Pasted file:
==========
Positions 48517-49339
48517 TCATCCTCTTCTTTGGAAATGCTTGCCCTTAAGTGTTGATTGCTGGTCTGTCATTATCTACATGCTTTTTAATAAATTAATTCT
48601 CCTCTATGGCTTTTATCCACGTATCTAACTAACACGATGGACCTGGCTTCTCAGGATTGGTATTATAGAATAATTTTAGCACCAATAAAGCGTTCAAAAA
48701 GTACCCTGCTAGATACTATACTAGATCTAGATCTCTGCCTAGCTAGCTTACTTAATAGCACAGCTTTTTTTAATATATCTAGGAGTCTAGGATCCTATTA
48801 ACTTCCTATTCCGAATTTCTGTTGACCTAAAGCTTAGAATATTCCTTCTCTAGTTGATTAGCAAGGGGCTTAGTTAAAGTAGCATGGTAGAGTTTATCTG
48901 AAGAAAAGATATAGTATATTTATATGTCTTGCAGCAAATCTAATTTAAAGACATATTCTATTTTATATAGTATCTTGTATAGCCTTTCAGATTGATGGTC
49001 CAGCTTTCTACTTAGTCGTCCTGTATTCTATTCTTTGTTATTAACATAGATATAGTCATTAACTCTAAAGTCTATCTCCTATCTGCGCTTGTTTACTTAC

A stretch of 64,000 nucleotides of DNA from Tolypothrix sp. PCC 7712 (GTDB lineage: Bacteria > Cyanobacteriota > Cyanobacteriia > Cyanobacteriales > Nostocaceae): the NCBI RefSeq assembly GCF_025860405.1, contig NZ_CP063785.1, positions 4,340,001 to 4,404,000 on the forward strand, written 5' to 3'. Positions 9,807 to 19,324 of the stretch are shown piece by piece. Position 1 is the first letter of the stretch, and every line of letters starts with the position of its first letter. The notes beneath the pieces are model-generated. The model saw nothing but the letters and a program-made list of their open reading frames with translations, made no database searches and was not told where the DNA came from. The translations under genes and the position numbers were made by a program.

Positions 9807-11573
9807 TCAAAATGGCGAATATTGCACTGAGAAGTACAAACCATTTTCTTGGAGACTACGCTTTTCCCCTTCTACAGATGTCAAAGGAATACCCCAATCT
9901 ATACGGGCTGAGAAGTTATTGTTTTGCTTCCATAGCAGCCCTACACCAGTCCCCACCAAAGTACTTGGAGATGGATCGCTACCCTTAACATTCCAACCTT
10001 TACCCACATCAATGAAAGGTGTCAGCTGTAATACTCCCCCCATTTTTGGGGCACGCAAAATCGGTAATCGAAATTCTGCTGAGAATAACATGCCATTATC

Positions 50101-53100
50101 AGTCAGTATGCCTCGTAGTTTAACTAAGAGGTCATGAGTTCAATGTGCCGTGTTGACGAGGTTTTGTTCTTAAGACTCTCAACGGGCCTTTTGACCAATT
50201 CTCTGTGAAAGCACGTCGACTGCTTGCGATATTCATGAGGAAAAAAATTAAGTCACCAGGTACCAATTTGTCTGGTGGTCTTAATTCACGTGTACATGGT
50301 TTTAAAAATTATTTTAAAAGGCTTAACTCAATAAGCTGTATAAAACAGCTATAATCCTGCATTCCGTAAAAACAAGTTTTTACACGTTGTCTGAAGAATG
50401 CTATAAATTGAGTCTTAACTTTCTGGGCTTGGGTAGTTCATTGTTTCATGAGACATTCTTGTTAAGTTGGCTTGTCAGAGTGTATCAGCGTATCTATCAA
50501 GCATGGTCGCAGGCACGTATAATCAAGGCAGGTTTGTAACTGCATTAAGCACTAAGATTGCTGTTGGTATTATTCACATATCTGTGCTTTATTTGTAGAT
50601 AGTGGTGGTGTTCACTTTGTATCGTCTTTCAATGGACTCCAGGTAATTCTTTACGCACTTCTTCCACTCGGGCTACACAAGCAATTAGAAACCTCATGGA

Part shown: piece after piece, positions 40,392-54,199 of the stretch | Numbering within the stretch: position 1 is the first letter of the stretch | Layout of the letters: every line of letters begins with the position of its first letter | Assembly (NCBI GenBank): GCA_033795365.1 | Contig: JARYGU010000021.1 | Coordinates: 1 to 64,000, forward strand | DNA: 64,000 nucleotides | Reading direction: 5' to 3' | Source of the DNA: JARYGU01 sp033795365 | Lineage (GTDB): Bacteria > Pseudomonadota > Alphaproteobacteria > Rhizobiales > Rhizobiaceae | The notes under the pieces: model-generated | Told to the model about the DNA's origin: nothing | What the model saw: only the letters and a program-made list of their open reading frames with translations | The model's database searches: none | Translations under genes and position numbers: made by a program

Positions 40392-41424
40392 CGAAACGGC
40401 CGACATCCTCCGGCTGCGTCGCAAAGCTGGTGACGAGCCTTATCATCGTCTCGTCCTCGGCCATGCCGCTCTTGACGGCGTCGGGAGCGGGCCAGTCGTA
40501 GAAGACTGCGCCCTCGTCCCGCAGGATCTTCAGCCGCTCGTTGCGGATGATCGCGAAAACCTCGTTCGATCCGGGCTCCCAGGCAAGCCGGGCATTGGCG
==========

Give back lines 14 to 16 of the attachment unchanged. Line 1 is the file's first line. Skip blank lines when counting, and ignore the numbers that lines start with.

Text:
50101 AGTCAGTATGCCTCGTAGTTTAACTAAGAGGTCATGAGTTCAATGTGCCGTGTTGACGAGGTTTTGTTCTTAAGACTCTCAACGGGCCTTTTGACCAATT
50201 CTCTGTGAAAGCACGTCGACTGCTTGCGATATTCATGAGGAAAAAAATTAAGTCACCAGGTACCAATTTGTCTGGTGGTCTTAATTCACGTGTACATGGT
50301 TTTAAAAATTATTTTAAAAGGCTTAACTCAATAAGCTGTATAAAACAGCTATAATCCTGCATTCCGTAAAAACAAGTTTTTACACGTTGTCTGAAGAATG